Republicans also have become more supportive of reducing the budget deficit since February; 73% now say that should be the higher priority, up from 63% five months ago. Opinions among Democrats are virtually unchanged – 57% now say the government should spend more to help the economy recover while 34% say the higher priority is reducing the deficit.
However, when the choice is between deficit reduction and cutting taxes, most Democrats (57%) view reducing the budget deficit as the higher priority. Republicans are evenly divided, with 47% saying that cutting taxes is the higher priority compared with 45% who say reducing the deficit. Independents also are split; 50% rate deficit reduction as a higher priority than tax cuts, while 43% say the reverse.
No Consensus on How to Boost Economy
When asked solely about which approach would be more effective in jump-starting the economy, the public divides fairly evenly between more government spending and cutting taxes.
In this context, nearly half (47%) say it would be more effective for the government to spend more on such things as education, public works and unemployment benefits; 42% say it would be more effective to cut taxes for businesses and individuals.
While Republicans are divided over whether deficit reduction or tax cuts should take precedence, they clearly view tax cuts as more effective for the goal of stimulating the economy. Fully 61% of Republicans see tax cuts for individuals and businesses as more effective, while just 31% say that about increased government spending. By an equally wide margin, Democrats see increased government spending as more effective (67% to 23%). About half of independents (51%) view tax cuts as more effective; 38% say more spending on such things as education, public works and unemployment benefits would be more effective.
MOST SAY STIMULUS HAS INCREASED DEFICIT, FEW SEE ITS BENEFITS
Looking back at last year’s economic stimulus program, a large majority of Americans say it has increased the federal budget deficit. Far fewer say it has prevented steeper job losses or led to improvements in roads and other infrastructure in their area.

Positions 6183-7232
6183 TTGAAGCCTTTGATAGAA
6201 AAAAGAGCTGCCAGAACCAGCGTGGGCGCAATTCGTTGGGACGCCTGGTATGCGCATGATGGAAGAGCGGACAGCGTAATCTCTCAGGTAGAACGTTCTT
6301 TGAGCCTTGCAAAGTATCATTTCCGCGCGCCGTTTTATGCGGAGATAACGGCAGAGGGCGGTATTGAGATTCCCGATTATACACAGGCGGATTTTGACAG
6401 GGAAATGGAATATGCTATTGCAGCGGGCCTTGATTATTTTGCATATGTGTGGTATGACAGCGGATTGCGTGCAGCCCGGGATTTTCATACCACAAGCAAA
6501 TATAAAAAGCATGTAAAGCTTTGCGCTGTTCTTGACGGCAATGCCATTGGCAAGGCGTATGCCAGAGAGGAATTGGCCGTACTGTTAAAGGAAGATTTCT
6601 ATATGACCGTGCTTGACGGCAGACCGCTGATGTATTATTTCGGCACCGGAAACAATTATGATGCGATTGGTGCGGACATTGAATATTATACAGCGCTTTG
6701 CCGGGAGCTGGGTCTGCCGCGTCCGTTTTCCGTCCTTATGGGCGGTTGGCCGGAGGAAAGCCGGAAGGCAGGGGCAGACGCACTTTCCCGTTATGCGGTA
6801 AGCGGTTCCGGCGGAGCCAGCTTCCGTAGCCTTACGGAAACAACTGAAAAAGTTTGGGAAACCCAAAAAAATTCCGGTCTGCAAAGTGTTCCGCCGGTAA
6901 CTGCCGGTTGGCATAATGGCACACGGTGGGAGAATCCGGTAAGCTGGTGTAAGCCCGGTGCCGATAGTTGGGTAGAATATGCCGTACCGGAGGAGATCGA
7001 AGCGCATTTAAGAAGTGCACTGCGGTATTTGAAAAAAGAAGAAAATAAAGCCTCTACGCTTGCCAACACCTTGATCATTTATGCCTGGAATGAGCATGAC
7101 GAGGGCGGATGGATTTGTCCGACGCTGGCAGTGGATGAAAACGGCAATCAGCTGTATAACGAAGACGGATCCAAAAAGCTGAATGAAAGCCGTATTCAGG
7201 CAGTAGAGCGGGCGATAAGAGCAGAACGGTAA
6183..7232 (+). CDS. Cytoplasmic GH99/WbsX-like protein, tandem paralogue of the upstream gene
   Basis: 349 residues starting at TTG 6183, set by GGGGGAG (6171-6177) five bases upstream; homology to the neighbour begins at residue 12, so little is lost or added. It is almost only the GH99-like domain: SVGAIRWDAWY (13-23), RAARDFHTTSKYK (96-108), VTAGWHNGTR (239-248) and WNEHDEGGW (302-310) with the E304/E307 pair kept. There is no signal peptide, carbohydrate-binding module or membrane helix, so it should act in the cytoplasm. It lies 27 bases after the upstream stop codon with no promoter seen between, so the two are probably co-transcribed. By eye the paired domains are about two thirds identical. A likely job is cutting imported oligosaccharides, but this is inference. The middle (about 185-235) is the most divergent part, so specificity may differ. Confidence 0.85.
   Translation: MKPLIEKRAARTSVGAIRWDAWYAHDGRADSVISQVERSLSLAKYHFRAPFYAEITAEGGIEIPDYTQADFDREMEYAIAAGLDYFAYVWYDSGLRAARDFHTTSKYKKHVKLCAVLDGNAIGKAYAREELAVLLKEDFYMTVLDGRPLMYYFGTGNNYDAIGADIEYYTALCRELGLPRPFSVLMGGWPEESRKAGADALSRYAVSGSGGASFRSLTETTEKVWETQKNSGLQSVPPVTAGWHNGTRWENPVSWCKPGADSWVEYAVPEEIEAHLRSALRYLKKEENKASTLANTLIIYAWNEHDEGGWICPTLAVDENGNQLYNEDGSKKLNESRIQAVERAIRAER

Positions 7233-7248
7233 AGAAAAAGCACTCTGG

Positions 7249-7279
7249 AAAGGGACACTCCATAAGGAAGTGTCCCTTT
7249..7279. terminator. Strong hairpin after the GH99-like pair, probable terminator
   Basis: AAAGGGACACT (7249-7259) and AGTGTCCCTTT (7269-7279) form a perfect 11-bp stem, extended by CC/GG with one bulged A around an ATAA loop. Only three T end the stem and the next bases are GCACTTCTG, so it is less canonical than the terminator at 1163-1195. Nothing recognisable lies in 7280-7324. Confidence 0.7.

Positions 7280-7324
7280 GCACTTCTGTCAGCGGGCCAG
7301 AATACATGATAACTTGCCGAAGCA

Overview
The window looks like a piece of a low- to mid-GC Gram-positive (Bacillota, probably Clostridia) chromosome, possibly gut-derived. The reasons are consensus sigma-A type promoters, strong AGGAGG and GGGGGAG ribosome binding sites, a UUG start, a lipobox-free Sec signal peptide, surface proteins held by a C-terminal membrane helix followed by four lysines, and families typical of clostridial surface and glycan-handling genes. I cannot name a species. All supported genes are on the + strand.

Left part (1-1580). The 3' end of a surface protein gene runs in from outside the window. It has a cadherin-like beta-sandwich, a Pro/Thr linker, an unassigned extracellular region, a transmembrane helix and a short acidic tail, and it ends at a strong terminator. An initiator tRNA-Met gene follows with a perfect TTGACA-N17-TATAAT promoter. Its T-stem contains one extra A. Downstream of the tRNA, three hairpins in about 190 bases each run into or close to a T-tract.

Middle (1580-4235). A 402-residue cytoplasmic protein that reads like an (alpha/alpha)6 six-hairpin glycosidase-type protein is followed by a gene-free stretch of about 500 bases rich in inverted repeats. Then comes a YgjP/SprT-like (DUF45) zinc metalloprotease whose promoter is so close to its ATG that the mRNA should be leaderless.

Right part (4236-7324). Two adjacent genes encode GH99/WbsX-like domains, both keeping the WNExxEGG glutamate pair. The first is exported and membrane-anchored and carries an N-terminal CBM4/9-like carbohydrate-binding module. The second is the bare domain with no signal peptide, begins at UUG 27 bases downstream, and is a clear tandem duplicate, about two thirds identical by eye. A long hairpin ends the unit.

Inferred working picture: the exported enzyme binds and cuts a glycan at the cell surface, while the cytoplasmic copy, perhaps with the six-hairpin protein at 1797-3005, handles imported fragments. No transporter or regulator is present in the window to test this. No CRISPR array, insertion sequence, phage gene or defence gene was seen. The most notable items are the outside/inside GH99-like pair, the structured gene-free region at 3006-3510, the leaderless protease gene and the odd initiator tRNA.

The latest Pew Research/National Journal Congressional Connection Poll, sponsored by SHRM, conducted July 15-18 among 1,003 adults, finds that fully 66% say the economic stimulus has increased the federal budget deficit. By comparison, 43% say it has led to improvements in roads, bridges and other infrastructure in their area. Only about third (35%) say it helped keep unemployment from getting even worse while just 29% say it helped state and local governments avoid layoffs and budget cuts.
Republicans take highly negative views of the impact of the stimulus. Eight-in-ten (80%) say it has increased the budget deficit; 31% say it has improved infrastructure in their area, while even fewer say it helped prevent higher unemployment (18%) and state and local budget cuts (14%).
But many independents and Democrats also are skeptical of the benefits of the stimulus. And majorities of both groups say it has increased the federal budget deficit (69% of independents, 55% of Democrats).
Democrats express positive views of the impact of the stimulus on roads and infrastructure in their area (56% helped), while 49% say it has kept unemployment from getting even worse and 41% say it helped state and local governments avoid layoffs and budget cuts. Fewer than half of independents see the stimulus helping infrastructure in their area (41%), unemployment (34%) and state and local governments (29%).